Magazine article Science News

Heart Findings Support Hormonal Therapy

Magazine article Science News

Heart Findings Support Hormonal Therapy

Article excerpt

A woman's chance of developing heart disease rises after "the change of life"-- perhaps because the ovaries produce much less of the sex hormone estrogen. It is well-known that estrogen-replacement therapy lowers a woman's risk of getting heart disease. Yet, studies also reveal a dark side of estrogen therapy: It boosts the chances of developing a type of uterine cancer.

To weaken that risk, some doctors advise postmenopausal women to combine estrogen with progestin, a progesterone-like drug that blocks the proliferation of cells in the uterus. Trouble is, some evidence indicates the addition of progestin cancels estrogen's heart benefits.

A controversial study now offers some heartening news: Researcher Aaron R. Folsom says that postmenopausal women taking estrogen plus progestin may reap even greater cardiovascular benefits than women taking estrogen by itself. Yet, Trudy L. Bush, an epidemiologist at the Johns Hopkins University in Baltimore, warns against jumping to such a conclusion: "I think it's premature to say that estrogen plus progestin is better than estrogen alone."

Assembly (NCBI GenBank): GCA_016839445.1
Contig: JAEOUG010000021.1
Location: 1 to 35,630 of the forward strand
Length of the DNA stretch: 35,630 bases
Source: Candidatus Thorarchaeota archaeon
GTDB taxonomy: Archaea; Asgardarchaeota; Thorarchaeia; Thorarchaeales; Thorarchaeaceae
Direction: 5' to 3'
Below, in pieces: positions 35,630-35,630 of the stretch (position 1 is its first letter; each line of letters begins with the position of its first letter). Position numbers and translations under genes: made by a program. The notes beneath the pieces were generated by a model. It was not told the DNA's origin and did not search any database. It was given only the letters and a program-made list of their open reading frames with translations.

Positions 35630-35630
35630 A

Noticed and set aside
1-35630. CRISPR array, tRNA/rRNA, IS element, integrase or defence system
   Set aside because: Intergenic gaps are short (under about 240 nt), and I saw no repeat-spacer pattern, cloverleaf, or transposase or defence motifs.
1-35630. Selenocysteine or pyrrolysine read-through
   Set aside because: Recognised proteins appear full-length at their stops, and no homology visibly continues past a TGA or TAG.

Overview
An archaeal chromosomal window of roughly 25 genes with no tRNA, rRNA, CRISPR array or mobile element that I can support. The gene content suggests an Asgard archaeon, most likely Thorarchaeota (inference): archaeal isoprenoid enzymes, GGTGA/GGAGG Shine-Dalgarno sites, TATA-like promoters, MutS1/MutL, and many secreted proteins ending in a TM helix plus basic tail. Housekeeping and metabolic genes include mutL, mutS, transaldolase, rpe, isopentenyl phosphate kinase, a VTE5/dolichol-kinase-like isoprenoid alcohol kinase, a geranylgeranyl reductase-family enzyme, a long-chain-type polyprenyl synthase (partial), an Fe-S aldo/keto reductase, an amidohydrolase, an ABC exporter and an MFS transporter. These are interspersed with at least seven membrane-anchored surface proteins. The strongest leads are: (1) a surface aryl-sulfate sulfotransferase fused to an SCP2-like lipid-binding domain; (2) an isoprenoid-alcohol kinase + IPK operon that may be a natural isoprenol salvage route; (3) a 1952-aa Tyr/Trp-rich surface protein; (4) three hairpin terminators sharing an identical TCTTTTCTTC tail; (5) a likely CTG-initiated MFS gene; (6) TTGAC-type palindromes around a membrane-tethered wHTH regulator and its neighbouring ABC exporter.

Folsom, who is at the University of Minnesota School of Public Health in Minneapolis, and his colleagues conducted an observational study of postmenopausal women. The researchers noted that 853 women were using estrogen; 173 were taking estrogen and progestin; and 3,932 were not using any hormones.

In the April 15 NEW ENGLAND JOURNAL OF MEDICINE, the team reports that post-menopausal women following either of the hormone-replacement regimens show a better cardiovascular profile than those taking no such medication. …

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